Off to War
Page decided when he was 12 or 13 that he wanted to be a lawyer. His mother's first cousin had been one, and Page had always looked up to him.
"I always thought he had a wonderful sense of humor," Page says. "I'd go to the courthouse and hear him appeal to a jury."
Page started law school after finishing his undergraduate work. The first semester was so challenging that Page decided to go in a different direction.
In 1942, he followed the footsteps of his father and joined the Army. He and some friends went to Woollen Gymnasium on May 12 and enlisted.
After training, Page served as an engineer on a B-29 bomber crew.
Years later, he watched his last mission documented in a program on the History Channel. The show told the story of a plot by high-ranking Japanese officers to kidnap the emperor of Japan because they discovered that he intended to announce surrender the next day.
The plot never unfolded because Page's bomber run forced a blackout of the entire city of Tokyo. During the ride home, the radio operator picked up news of the surrender.
"It was a great celebration," he said. "It sure was."
The crew flew the B-29 back to the States on Dec. 4, 1945. Page jumped on a train home in California.
"I went back to law school," he says. "My first semester, I had thought it was the hardest thing. It was so difficult. When I got back, it was a piece of cake. We really had a good time in law school."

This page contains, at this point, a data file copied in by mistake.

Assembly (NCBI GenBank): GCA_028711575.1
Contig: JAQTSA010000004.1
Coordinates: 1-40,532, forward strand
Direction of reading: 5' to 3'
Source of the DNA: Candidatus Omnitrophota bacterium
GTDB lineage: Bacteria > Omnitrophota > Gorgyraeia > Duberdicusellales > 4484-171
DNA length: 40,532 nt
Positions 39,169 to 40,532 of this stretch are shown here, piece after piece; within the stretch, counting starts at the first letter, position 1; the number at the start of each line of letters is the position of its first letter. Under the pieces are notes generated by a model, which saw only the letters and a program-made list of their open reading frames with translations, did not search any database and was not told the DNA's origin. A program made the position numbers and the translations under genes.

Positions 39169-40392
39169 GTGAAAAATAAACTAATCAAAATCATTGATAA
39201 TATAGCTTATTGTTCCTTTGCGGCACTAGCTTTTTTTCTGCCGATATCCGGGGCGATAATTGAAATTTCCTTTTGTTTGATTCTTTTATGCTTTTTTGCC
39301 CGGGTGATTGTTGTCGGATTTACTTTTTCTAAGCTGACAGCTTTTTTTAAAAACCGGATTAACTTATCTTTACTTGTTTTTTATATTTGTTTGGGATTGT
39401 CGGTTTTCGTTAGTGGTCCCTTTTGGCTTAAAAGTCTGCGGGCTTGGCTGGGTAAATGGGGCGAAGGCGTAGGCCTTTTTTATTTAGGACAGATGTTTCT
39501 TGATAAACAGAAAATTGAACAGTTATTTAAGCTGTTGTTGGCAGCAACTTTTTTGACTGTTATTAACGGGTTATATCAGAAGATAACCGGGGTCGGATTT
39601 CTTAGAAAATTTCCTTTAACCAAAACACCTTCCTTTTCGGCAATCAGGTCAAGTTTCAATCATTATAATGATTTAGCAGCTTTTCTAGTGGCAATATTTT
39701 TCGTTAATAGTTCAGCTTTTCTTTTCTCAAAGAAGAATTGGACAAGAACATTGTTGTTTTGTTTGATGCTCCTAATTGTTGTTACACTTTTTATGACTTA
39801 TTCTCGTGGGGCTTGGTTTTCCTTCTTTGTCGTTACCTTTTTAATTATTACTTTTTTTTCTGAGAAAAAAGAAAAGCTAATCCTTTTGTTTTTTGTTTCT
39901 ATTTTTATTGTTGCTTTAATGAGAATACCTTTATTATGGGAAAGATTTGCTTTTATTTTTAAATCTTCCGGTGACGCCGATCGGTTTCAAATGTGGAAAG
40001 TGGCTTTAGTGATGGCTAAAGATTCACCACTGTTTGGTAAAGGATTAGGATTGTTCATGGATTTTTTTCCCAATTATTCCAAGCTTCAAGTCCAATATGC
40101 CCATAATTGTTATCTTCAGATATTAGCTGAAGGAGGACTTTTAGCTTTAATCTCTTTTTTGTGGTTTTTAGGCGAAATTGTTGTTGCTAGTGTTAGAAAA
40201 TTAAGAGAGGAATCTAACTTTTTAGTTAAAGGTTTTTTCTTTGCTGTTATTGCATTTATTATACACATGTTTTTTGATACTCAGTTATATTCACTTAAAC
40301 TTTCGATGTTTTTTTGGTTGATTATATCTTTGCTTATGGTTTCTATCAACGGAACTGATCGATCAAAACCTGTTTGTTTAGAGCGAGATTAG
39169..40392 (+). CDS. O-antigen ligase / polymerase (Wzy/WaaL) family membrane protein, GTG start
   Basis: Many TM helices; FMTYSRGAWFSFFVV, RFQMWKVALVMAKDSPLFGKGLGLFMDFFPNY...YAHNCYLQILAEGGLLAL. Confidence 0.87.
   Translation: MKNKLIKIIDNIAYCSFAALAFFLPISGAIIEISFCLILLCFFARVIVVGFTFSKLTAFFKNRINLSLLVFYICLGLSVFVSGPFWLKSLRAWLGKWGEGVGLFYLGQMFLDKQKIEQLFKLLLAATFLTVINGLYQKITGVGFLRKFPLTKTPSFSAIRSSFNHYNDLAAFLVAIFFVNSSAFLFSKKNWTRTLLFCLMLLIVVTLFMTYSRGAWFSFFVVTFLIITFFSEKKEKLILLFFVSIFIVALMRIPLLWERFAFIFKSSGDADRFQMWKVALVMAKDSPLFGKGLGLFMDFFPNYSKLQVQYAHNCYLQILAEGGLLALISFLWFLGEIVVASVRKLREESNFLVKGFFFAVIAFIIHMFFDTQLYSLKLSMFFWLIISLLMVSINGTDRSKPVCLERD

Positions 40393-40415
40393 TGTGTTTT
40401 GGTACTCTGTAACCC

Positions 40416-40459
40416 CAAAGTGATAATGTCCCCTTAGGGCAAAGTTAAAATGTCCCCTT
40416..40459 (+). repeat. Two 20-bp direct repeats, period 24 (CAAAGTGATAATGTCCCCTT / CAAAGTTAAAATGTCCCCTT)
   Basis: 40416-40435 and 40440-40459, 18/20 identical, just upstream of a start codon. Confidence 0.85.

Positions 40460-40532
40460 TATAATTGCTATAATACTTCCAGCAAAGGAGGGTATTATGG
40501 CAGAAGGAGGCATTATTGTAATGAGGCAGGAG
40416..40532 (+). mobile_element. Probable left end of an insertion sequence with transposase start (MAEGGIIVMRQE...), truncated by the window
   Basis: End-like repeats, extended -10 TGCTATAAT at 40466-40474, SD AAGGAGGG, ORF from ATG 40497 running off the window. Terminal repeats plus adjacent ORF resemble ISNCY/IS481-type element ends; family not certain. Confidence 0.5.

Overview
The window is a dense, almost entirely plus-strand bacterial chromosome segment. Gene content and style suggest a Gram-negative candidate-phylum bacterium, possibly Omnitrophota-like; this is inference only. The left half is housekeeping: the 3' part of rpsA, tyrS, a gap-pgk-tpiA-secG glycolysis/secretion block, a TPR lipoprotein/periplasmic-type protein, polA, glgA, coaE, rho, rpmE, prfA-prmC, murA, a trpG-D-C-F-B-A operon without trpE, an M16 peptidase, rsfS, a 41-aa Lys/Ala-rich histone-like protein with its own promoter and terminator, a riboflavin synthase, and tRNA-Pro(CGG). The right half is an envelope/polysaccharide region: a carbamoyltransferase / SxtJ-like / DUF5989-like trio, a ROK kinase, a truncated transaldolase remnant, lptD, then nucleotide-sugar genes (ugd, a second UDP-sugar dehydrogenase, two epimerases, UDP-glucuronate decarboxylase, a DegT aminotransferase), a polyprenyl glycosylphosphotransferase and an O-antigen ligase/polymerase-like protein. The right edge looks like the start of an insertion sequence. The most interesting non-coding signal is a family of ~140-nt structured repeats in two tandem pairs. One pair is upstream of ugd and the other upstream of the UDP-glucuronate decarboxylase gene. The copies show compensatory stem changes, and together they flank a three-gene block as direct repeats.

One of Page's professors told him that one of the great things about passing the North Carolina Bar is that you can practice law anywhere in the state. But by that time, Page had seen the world and wanted to go home.
"I never liked any place as much as I did the Sandhills," he says.
In 1948, he began working as a prosecutor. You didn't pick a type of law to practice back then, Page explains, and through the years he's been a defense attorney as well as a civil litigator. He also raised a family.
"The finest thing that happened to me in my whole life was in 1951 when I met Mary Spring," Page says.
She was living in Southern Pines because her father had moved there in hopes that the climate would help his tuberculosis. They met at the tennis courts in downtown.
"Mary died in 1999.
"That was the worst thing that ever happened to me," Page says.
They had four children, two sons (Robert and James) and two daughters (Spring and Johnsie) and four grandchildren.
"They're all just great," Page says. "You worry about your children. You never stop worrying about your children. But your grandchildren -- you never worry about them. I think they're just wonderful."
'Keeps My Mind Busy'
During his years in Aberdeen, Page often served the town. He followed in his grandfather's steps and was mayor a few times.
"To me, the mayor's job was a terrible job," he says. "People are always calling you. I was always so glad to get rid of it."
As he's watched Aberdeen grow and change, he says, there are good and bad sides to it. He hates the traffic, longing for the days when his car and the principal's were the only ones parked at Aberdeen High.
Page says he used to talk with his wife about retiring. But when she died, he decided to keep at it.
"It keeps my mind busy," he says. "I don't work very hard anymore."
These days, Page does mostly property law and probate. He works only half-days. He says he used to like to play golf but doesn't anymore.
"I haven't given it up," he says. "It's given me up."
Contact Matthew Moriarty at 693-2479 or by e-mail at email@example.com.